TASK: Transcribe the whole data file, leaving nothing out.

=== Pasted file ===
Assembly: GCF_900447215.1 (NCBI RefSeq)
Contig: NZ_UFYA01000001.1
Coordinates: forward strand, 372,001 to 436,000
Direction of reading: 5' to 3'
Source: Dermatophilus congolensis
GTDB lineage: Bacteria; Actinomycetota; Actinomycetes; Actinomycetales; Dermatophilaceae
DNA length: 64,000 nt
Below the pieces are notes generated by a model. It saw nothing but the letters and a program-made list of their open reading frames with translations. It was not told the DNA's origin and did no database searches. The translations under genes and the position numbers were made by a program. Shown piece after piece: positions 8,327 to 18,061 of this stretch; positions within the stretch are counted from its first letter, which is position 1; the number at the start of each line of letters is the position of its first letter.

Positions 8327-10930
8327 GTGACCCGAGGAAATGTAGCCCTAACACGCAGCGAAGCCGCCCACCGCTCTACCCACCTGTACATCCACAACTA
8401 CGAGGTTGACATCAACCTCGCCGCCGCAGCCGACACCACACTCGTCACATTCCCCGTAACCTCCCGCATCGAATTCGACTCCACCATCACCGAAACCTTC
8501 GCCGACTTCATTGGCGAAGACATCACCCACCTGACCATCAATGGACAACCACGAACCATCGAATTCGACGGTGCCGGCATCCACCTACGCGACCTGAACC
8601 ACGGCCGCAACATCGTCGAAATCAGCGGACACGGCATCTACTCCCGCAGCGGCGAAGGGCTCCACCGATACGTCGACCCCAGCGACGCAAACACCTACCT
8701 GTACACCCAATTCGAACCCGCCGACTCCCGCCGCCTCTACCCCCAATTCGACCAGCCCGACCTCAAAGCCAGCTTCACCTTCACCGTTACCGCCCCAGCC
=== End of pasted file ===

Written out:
Assembly: GCF_900447215.1 (NCBI RefSeq)
Contig: NZ_UFYA01000001.1
Coordinates: forward strand, 372,001 to 436,000
Direction of reading: 5' to 3'
Source: Dermatophilus congolensis
GTDB lineage: Bacteria; Actinomycetota; Actinomycetes; Actinomycetales; Dermatophilaceae
DNA length: 64,000 nt
Below the pieces are notes generated by a model. It saw nothing but the letters and a program-made list of their open reading frames with translations. It was not told the DNA's origin and did no database searches. The translations under genes and the position numbers were made by a program. Shown piece after piece: positions 8,327 to 18,061 of this stretch; positions within the stretch are counted from its first letter, which is position 1; the number at the start of each line of letters is the position of its first letter.

Positions 8327-10930
8327 GTGACCCGAGGAAATGTAGCCCTAACACGCAGCGAAGCCGCCCACCGCTCTACCCACCTGTACATCCACAACTA
8401 CGAGGTTGACATCAACCTCGCCGCCGCAGCCGACACCACACTCGTCACATTCCCCGTAACCTCCCGCATCGAATTCGACTCCACCATCACCGAAACCTTC
8501 GCCGACTTCATTGGCGAAGACATCACCCACCTGACCATCAATGGACAACCACGAACCATCGAATTCGACGGTGCCGGCATCCACCTACGCGACCTGAACC
8601 ACGGCCGCAACATCGTCGAAATCAGCGGACACGGCATCTACTCCCGCAGCGGCGAAGGGCTCCACCGATACGTCGACCCCAGCGACGCAAACACCTACCT
8701 GTACACCCAATTCGAACCCGCCGACTCCCGCCGCCTCTACCCCCAATTCGACCAGCCCGACCTCAAAGCCAGCTTCACCTTCACCGTTACCGCCCCAGCC